STOP! Stimulated To Observe Pedestrians: Lighting for safety at zebra crossings
STOP! is a collaboration between Professor Steve Fotios (University of Sheffield) and Professor Nick Tyler (UCL). STOP! will combine their respective expertise of research in lighting for pedestrians and pedestrians’ interactions with their environment to investigate road lighting at un-signalled (zebra) pedestrian crossings.
A zebra crossing uses a Belisha beacon to promote conspicuity (in other words, to prompt drivers that there is a pedestrian crossing ahead when they were not expecting it) and overhead lighting to promote visibility of pedestrians on the crossing. Both conspicuity visibility are important if drivers are to take action (to slow down and possibly stop) in sufficient time.
An analysis of the effect of light and dark on road traffic collisions at pedestrian crossings (Uttley and Fotios 2017) reveals a problem: the risk of a pedestrian RTC after dark is greater at crossings than at non-crossing locations. This analysis used an odds ratio approach so effects of time of day and pedestrian flows are accounted for. What it suggests is that either pedestrians are over-confident of their visibility to drivers (as found by Joanne Wood and Rick Tyrrell in their studies) or that pedestrian crossings do not offer sufficient visibility and conspicuity to approaching drivers.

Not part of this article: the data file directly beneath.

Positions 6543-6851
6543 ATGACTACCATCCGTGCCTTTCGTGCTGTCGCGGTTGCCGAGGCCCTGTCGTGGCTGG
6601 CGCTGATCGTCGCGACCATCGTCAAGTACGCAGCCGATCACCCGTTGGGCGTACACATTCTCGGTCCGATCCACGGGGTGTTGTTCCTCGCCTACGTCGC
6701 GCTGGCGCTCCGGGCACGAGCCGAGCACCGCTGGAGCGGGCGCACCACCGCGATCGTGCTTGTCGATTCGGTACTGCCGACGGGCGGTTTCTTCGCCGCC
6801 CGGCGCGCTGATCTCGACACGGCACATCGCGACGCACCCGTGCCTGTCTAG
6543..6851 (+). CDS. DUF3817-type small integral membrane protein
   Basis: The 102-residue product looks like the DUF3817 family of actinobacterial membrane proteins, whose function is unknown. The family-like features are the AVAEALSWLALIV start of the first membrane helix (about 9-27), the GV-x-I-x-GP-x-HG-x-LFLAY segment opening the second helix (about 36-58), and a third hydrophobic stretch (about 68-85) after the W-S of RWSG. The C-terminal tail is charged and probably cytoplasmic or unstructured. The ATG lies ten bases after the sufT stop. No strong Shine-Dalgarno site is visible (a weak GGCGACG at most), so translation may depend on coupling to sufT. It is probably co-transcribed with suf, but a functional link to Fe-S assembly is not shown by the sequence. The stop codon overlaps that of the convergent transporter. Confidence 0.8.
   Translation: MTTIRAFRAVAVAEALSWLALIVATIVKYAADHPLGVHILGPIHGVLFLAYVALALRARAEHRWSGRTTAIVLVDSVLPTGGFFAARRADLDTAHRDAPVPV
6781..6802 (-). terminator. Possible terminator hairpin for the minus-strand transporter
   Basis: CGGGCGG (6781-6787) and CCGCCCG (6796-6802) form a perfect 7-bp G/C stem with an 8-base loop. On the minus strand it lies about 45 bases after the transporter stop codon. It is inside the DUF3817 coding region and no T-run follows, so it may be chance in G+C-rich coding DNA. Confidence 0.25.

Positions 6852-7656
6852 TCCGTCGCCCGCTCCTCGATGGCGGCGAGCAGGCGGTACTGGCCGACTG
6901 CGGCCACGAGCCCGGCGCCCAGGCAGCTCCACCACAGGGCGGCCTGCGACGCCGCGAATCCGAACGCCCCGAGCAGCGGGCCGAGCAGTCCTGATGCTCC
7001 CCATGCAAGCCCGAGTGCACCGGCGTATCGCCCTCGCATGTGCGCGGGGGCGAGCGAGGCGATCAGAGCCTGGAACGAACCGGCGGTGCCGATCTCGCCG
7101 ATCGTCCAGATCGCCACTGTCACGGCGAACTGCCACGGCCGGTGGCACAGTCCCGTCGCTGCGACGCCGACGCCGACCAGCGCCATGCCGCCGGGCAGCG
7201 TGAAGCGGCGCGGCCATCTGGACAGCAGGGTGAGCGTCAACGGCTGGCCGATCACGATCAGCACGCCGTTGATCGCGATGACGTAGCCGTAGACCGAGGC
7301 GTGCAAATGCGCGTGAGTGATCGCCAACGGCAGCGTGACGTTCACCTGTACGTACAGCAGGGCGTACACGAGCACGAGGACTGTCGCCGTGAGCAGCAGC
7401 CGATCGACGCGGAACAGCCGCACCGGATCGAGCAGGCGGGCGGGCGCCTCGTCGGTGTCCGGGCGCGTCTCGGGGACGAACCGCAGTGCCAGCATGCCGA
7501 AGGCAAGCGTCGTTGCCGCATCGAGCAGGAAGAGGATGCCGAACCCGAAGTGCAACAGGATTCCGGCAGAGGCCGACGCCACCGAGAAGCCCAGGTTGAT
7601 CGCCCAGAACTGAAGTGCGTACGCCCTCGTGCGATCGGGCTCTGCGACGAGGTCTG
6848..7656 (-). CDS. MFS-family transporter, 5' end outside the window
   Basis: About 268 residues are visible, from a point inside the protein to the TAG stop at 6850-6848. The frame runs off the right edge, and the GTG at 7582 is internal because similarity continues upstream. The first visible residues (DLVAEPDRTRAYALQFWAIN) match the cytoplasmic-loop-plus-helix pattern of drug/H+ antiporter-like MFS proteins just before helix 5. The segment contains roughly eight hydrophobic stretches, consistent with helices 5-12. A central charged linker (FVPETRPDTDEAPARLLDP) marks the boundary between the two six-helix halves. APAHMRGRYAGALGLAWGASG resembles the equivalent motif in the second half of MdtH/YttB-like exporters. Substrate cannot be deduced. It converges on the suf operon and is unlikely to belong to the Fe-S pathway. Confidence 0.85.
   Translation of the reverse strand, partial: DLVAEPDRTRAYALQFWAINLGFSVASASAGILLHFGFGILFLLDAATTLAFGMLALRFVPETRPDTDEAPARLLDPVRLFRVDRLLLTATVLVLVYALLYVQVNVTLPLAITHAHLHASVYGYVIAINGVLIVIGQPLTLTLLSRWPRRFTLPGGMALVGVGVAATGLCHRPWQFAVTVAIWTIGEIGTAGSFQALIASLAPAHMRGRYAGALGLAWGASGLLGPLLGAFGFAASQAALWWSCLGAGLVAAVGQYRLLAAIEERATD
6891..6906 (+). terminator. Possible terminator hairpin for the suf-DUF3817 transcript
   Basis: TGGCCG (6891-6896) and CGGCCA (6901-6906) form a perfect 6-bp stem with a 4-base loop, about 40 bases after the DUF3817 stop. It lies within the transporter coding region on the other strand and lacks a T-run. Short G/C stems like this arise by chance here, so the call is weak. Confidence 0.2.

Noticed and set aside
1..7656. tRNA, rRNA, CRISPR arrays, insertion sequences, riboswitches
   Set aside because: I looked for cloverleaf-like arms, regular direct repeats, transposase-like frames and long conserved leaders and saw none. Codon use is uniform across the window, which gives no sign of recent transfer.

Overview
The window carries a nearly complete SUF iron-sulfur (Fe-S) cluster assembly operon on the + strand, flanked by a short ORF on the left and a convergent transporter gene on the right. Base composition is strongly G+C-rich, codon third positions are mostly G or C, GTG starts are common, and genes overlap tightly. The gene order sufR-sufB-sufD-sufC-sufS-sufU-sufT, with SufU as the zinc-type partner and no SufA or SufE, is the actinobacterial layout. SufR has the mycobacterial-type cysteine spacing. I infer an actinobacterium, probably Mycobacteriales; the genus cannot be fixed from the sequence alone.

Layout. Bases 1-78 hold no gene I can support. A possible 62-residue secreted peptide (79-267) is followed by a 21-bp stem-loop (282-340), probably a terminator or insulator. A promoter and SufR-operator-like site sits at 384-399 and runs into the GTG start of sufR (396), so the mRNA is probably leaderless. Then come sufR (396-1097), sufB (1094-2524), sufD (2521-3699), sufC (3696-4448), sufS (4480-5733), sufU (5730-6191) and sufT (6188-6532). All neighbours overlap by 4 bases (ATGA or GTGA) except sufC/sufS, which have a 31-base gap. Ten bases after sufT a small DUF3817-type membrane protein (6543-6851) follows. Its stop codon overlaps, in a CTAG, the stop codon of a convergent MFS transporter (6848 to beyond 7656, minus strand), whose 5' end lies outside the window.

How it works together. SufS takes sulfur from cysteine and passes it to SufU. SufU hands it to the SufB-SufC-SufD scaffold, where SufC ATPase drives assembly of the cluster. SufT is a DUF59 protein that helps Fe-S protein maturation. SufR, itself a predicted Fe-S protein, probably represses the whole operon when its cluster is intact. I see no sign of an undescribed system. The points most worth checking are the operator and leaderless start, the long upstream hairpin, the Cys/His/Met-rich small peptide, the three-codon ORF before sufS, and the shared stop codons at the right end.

While it may be expected that lighting criteria for pedestrian crossings is based on robust empirical evidence, that does not appear to be the case: sources of guidance from around the world disagree on what light level should be used and where it should be measured. The Institution of Lighting Professionals has established a technical committee to review lighting design at pedestrian crossings. One conclusion from a recent meeting (March 2019) is that there is a need to consider a radical redesign of pedestrian crossings and not merely tweak the design targets.
Fotios and Tyler plan to investigate this using laboratory and field studies. Using the scale model simulator developed at Sheffield University for work with Highways England we will explore visibility and conspicuity under variations in lighting characteristics and with different types of lighting systems. At UCL’s PEARL laboratory we will construct a full-scale zebra crossing to investigate pedestrian perception of visibility to drivers and the impact of different lighting conditions on glare imposed to pedestrians and drivers.
We have also arranged for a long term field trial so that pedestrian crossing and driver yield behaviours can be monitored. This will be done after the laboratory studies so that the field trial can be designed following evidence of best solution(s).
The Person-Environment-Activity Research Laboratory (PEARL)